“So great is the divide that even as many are battling in the WSSD negotiations for a meaningful outcome that will benefit the billions of poor people in our country, Africa and the rest of the world, there are others, who claim to represent the same masses, who say they have taken it upon themselves to act in a manner that will ensure the collapse of the Summit.

“These do not want any discussion and negotiations. For this reason, they have decided to oppose and defeat the UN, all the governments of the world, the inter-governmental organisations, the major organisations of civil society participating in the Summit and the world of business, all of which are engaged in processes not different from those that take place regularly in our statutory four-chamber NEDLAC, which includes government, business, labour and non-governmental organisations.

“Those who hold these views, which they regularly express freely in our country, without any hindrance, also have their own economic views. As with all other ideas and views about the central question of the future of human society, we have to consider and respond to them rationally, whatever is happening in the streets of Johannesburg, for the benefit of the global mass media.”

With more than twenty times as many people on the United Social Movements march, and with a mostly empty stadium as his audience today, Mbeki must have cringed. His top political fixer, minister in the presidency Essop Pahad, had done his damndest to limit the damage but, responding irrationally, only compounded it.

Ironically, the “benefit of the global mass media” was indeed a factor, but on the United Social Movements’ side. International attention was partly responsible for the public pressure required to even gain police permission for the protest march.

To illustrate the darker side of Mbeki’s paranoia, the previous weekend, outside the main entrance to my university (Witwatersrand), a phalanx of riot police blocked a peaceful march of roughly 700 people carrying nothing more provocative than candles. We had been conferencing all day with the International Forum on Globalization (http://www.ifg.org), when at sunset, Soweto leader Trevor Ngwane informed the gathering that Social Movements Indaba activists wanted to march in solidarity with hundreds of people who had recently been arrested by police in pre-WSSD intimidation raids (http://southafrica.indymedia.org).

The crowd grabbed candles and followed, with the IFG intellectuals’ blessing. Within 200 metres of leaving the academic setting, we were ambushed and dispersed by eight stun grenades. Vandana Shiva, Maude Barlow, Tony Clarke, Naomi Klein and many other luminaries were on the front line, dodging the police attack. After a regroupment, we retreated when vans emerged for a mass arrest, something the social movements could not then afford.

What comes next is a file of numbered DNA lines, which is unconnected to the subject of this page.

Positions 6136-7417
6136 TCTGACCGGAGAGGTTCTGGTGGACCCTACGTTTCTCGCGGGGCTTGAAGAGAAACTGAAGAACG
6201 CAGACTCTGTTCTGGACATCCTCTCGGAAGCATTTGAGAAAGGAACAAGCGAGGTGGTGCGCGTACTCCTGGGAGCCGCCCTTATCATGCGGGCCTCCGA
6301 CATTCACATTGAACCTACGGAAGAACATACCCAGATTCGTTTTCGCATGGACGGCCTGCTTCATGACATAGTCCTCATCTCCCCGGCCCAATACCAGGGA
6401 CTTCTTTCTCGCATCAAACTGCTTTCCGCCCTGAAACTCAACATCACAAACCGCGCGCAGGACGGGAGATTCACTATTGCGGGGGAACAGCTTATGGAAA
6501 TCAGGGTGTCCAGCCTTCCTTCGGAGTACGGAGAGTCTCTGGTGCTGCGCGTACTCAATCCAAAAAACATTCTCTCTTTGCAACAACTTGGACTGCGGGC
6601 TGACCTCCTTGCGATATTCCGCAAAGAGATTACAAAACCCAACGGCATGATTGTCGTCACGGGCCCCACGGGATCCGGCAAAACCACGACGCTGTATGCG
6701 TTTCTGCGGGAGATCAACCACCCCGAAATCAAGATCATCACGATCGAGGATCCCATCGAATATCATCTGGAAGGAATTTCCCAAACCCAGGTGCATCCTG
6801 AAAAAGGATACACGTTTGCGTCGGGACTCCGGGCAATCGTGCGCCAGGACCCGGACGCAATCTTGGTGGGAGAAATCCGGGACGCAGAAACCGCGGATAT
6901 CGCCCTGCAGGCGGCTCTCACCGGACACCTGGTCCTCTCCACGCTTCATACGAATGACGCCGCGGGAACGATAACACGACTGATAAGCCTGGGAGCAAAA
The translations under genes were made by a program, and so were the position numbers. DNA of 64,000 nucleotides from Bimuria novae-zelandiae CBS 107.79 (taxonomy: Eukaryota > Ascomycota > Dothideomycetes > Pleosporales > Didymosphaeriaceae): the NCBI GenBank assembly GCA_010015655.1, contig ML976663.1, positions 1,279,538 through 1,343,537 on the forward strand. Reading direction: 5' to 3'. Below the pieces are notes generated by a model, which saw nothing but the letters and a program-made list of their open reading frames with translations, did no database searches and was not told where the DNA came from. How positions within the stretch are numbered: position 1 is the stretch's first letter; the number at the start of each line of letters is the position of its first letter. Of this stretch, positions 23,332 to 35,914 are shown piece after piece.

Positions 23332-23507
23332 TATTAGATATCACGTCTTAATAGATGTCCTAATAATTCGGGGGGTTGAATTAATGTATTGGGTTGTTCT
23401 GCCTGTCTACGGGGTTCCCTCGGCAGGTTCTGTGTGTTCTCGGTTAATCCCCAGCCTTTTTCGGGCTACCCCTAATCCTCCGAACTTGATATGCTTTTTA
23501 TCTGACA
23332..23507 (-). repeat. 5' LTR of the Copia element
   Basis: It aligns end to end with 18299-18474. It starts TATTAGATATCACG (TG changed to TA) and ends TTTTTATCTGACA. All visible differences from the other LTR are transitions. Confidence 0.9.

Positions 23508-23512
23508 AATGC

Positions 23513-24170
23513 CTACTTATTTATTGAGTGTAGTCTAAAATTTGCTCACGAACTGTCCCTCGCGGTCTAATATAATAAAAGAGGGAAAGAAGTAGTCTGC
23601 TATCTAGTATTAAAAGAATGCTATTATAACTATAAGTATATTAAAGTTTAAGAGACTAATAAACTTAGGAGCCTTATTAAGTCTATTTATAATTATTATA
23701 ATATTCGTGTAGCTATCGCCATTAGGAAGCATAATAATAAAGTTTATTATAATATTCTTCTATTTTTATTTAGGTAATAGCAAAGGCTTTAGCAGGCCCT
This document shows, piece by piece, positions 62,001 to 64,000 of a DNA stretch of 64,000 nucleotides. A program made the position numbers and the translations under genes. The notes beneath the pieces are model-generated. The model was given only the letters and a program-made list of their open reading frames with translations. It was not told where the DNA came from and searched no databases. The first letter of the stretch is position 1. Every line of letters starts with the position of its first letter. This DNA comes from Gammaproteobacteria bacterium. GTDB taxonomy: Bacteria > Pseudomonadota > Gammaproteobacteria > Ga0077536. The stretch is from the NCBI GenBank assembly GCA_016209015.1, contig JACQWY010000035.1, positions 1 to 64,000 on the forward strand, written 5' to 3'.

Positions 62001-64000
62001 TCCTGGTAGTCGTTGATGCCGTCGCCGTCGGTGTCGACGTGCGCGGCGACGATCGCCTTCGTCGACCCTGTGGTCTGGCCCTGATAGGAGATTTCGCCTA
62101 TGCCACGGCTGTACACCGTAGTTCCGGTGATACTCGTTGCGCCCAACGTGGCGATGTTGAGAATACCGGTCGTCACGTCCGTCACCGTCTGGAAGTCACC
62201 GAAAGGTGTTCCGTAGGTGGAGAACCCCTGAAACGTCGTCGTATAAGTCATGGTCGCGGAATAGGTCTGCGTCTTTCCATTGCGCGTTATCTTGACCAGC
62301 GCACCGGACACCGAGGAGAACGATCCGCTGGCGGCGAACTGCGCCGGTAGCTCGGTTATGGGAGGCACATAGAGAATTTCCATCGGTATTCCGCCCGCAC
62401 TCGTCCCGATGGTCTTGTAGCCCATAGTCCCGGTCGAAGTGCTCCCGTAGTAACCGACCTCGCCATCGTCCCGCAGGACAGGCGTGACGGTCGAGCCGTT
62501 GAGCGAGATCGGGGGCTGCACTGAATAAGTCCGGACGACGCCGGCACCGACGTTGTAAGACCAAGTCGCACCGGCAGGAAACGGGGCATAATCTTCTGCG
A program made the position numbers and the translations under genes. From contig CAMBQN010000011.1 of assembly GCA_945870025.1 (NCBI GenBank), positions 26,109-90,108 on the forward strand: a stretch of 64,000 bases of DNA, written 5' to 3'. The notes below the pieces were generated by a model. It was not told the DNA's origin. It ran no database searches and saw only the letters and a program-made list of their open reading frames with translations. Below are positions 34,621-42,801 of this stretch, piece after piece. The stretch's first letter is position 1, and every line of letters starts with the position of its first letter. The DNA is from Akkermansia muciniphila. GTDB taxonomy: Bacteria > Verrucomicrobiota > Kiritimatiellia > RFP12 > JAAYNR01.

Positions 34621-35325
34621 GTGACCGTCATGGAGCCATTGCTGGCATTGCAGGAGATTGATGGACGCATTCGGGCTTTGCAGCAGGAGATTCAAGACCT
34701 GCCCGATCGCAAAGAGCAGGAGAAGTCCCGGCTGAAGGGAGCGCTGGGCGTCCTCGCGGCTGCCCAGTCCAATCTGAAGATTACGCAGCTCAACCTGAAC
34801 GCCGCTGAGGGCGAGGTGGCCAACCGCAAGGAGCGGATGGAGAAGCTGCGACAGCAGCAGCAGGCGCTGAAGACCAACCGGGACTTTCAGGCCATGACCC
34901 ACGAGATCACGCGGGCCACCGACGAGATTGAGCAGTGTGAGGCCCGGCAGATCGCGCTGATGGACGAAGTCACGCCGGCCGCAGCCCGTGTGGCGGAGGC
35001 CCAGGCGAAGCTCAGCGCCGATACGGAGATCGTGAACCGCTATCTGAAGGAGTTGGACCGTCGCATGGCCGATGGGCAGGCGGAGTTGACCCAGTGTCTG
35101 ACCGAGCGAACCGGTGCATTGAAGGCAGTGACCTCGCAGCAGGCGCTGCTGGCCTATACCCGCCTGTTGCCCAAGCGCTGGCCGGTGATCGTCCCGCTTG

Yesterday morning’s Mail and Guardian newspaper carried an unprecedented semi-apology from the South African National Intelligence Agency for police “overreaction,” but enormous damage to Mbeki’s self-declared status as a democrat was done. BBC and other outlets ran the story as lead last Sunday.

Notably, activists from the Ontario Coalition Against Poverty demonstrated at the SA consulate in Toronto on Wednesday in solidarity with the campaign for basic SA freedoms. Finally, late in the week, after labour leaders intervened with authorities, today’s march was granted the permission that Pretoria had wanted to continue denying. Mbeki’s heavily-armed security apparatus was now tranquilised.

The same could not be said for Pahad, the former editor of the Eastern European World Marxist Review. When early in the week it appeared that media sympathy had swung to leading activists Ngwane and Dennis Brutus, Pahad wrote a telling letter to the country’s largest newspaper, the Sowetan, ending in these lines:

“Brutus disappeared without trace from the anti-apartheid struggle many years before 1994, and re-emerged in the last few years to hurl invective at the democratic government and programmes for Africa’s recovery. However, to the extent that on some issues such as eradicating global inequality, we may agree, perhaps there is hope for co-operation. Welcome home Dennis the Menace!

“Hope this time you will stay, the better to appreciate that we cannot not allow our modest achievements to be wrecked through anarchy. Opponents of democracy seek such destruction. But if you intend once more to leave for demonstrations elsewhere, we can only retort: et tu Brute! Good luck.”